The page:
Had he waited three weeks, he would have gotten an example to extrapolate from: it turned out that cool temperatures and extensive bloodloss did not have much of an influence at all when Eddowes died. What Phillips was unaware of was that there is an initial plateau of between half an hour and an hour after death when the temperature does not drop at all, and so Eddowes was "quite warm" to the touch 45 minutes after having been slain. Similarly, if Chapman had been dead an hour only, she would have been warm too.

        There is uncertainty in the methods. But that uncertainty does not come into play here.

        If we look at it like an onion, where the outer layers represent uncertainty, Phillips had peeled those players away when he said two hours at the least. It is also obvious from the Eddowes case that he had peeled away more layers than he would actually have needed to.

        If we could refrain in the future from speaking about the uncertainty in temperature gauging dead bodies, we will get a sounder debate.
        My responses in blue.

        However, this is the exact reason they methods are only used as guidelines pointing out SPACES OF TIME, within which something will be placed. For example, Phillips was not able to say when Chapman died, and he did not claim that he could do so. He basically said that it could have been as little as two hours before his examination. It could also have been three hours before. Or four hours before.

        He knew quite well that the methods at hand were unreliable. He knew it far better than you and I do, on account of his vast experience


        That is not true. For example, Phillips didn't know and couldn't possibly know (because it wasn't known to medical science in 1888) that an emaciated body in ill health would cool more rapidly than an average body. This is a modern discovery?


        Do you or do you not agree with the Payne James book in which it is stated: "lack of muscle bulk allows a body to cool faster"? Please say yes or no. You've never mentioned it at all despite it being an absolutely crucial factor in the time of death. Dr Phillips didn't know this and it provides a complete answer as to why Chapman cooled faster than an "average" dead body.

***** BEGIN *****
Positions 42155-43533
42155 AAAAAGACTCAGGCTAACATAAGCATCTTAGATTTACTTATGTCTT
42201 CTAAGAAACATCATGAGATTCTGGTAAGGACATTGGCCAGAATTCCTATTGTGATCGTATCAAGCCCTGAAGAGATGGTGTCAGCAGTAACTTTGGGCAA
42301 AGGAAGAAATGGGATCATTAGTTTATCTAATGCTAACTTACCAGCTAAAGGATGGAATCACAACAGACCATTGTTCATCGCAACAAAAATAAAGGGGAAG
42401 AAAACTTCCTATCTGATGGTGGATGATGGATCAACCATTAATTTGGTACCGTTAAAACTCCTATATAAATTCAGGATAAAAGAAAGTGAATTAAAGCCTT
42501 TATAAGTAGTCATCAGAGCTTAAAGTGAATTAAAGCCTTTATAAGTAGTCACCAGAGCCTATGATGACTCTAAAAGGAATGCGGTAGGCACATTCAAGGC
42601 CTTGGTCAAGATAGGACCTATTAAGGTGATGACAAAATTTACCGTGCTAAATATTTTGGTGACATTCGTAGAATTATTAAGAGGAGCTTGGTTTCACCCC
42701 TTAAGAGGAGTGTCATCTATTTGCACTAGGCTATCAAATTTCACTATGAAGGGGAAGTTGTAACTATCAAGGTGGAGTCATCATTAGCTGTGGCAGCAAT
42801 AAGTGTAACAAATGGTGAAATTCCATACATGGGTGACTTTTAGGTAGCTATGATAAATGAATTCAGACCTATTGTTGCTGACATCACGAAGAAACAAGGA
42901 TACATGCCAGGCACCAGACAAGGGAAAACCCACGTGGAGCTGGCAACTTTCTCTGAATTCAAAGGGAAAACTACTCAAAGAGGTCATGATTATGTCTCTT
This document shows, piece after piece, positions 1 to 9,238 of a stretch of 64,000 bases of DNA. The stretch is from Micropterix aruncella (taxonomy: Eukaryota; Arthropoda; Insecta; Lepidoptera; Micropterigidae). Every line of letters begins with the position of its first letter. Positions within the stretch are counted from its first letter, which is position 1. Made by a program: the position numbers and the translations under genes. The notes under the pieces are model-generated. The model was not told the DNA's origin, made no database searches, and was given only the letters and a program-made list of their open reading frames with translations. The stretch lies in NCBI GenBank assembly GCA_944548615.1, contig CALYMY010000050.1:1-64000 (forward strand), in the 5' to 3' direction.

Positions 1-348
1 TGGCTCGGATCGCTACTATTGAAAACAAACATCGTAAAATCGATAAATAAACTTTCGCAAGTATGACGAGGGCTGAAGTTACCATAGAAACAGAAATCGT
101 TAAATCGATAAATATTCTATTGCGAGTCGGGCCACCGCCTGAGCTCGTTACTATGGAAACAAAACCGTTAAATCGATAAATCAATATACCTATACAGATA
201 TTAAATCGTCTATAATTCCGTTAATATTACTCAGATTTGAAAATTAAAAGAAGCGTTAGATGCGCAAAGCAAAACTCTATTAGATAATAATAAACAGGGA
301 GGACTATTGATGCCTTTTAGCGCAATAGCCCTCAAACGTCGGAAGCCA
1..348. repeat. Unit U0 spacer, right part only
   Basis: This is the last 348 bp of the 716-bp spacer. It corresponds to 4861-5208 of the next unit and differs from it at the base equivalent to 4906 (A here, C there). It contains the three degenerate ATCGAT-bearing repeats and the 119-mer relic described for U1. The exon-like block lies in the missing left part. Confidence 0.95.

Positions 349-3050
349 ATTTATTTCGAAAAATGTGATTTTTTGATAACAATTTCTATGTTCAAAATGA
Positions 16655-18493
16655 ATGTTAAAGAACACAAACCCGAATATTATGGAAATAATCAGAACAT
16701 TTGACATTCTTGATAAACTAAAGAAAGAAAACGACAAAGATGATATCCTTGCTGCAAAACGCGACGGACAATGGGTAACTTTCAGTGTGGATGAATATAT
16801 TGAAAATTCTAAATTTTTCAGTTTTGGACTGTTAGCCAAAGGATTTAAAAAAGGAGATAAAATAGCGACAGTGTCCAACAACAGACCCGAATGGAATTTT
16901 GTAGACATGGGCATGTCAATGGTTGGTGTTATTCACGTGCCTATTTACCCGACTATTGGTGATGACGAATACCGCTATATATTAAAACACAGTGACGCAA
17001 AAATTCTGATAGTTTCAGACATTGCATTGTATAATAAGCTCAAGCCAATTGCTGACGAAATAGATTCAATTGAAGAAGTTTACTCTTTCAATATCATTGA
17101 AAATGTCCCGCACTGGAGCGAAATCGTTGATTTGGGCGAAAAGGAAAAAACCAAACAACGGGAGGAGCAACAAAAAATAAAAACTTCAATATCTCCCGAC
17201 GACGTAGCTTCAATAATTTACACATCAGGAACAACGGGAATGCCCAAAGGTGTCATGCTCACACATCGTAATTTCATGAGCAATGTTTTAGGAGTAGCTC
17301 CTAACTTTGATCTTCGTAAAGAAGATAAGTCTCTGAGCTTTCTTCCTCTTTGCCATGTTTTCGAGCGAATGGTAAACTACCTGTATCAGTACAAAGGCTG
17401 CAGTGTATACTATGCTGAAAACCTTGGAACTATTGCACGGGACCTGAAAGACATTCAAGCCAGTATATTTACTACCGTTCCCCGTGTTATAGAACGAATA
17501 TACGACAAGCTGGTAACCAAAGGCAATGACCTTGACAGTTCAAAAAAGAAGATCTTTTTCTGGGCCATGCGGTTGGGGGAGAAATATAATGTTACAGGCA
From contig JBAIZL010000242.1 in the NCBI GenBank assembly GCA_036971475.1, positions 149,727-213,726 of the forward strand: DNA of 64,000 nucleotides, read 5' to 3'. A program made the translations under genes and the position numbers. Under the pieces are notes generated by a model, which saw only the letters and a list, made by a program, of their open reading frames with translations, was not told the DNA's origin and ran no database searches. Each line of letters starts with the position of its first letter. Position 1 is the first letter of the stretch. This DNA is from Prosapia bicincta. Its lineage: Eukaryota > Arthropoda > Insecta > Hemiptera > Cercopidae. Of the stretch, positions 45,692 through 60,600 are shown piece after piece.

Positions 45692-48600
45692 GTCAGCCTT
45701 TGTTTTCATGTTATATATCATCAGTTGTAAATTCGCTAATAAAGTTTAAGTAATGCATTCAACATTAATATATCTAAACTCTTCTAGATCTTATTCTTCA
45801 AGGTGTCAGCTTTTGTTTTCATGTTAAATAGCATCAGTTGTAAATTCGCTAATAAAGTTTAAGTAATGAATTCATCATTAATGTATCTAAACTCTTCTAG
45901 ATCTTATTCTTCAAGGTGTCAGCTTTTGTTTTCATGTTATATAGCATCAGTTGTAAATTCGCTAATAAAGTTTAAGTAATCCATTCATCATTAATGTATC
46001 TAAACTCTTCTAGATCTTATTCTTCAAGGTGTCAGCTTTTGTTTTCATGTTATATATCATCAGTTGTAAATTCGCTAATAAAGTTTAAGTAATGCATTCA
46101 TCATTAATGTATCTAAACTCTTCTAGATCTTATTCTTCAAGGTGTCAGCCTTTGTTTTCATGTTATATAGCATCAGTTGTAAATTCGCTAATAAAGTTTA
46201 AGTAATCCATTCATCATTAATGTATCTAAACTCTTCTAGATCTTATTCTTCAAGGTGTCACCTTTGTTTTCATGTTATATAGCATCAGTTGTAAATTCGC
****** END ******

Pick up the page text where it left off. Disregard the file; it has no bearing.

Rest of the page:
It could however NOT be LESS than two hours, let alone one hour only. That would not be in accordance with the laws of physics, and when he said maximum two hours, that was NOT in any way, shape or form unreliable.


        The so-called "laws of physics" do not in any way rule out a body being cold after an hour and, you should take note, that even today, medical science doesn't fully understand the cooling process of a dead body. There isn't a "law of physics" that can be applied to it because different bodies are known to cool at different rates in different circumstances. A complex human body cannot be compared to a plastic bag or bread roll and it's a joke that you think it can.


        If Dr Phillips had said "maximum two hours" (which, of course, he didn't quite say because he qualified his opinion) it would have been unreliable which is why the official guidelines for forensic pathologists in the UK from the Forensic Science Regulator (as supported by the Royal College of Pathologists) state that any pathologist estimating time of death to an investigator must "make clear the estimate is only an estimate and the accuracy cannot be determined" and that the pathologist "must explain that the death could have occurred outside the estimated period and, perhaps, a significant period outside it".


        Dr Phillips, who wasn't even a pathologist, should, therefor,e have expressly told the coroner that the accuracy of his estimate was undetermined and that the death of Chapman could have occurred a significant period outside of his estimated period. And that's guidance for pathologists TODAY with an extra 130 years of knowledge of forensic pathology!!

        Regards

        Herlock






        "Crime is common. Logic is rare. Therefore it is upon the logic rather than upon the crime that you should dwell.”

        Comment


        • Originally posted by Fisherman View Post

          Like Henssge? Experts agree that temperature gauging is fraught with uncertainty. I also agree that this is so. But no expert would agree that a body can grow cold to the touch in one hour only. What experts say in THAT case is that it will take 4-6 hours, normally, for a body to grow cold. And by that they mean cold to the touch, because it will take a full day or two before the body really has lost all its warmth.

          THAT is where you should listen to the experts! And then explain to me how Chapman managed to grow all cold in an hour or less, when we know that Eddowes followed the exact pattern the experts speak of: we will retain out full temperature for up to an hour after death, depending on a chemical process that oxygenates our blood.
          It is a factor, by the way, that was weighed in by Henssge when he developed his method.

          And when we factor in what we KNOW about the case and employ the Henssge method, we find that it had Chapman dying around 2.30 (if we use the Celsius scale) or 3.30 (doing it the Fahrenheit way).

          Could it have been 3.45? Yes, because there is uncertainty and many factors to weigh in.

          Could it have been 5.30? Not a chance in the world, etenguy. No, njet, nej, non, nein.
          My response in blue.

          "But no expert would agree that a body can grow cold to the touch in one hour only".


          This is a false statement for which you've never provided any evidence. Holding this unfounded and inaccurate belief is why you keep getting everything wrong.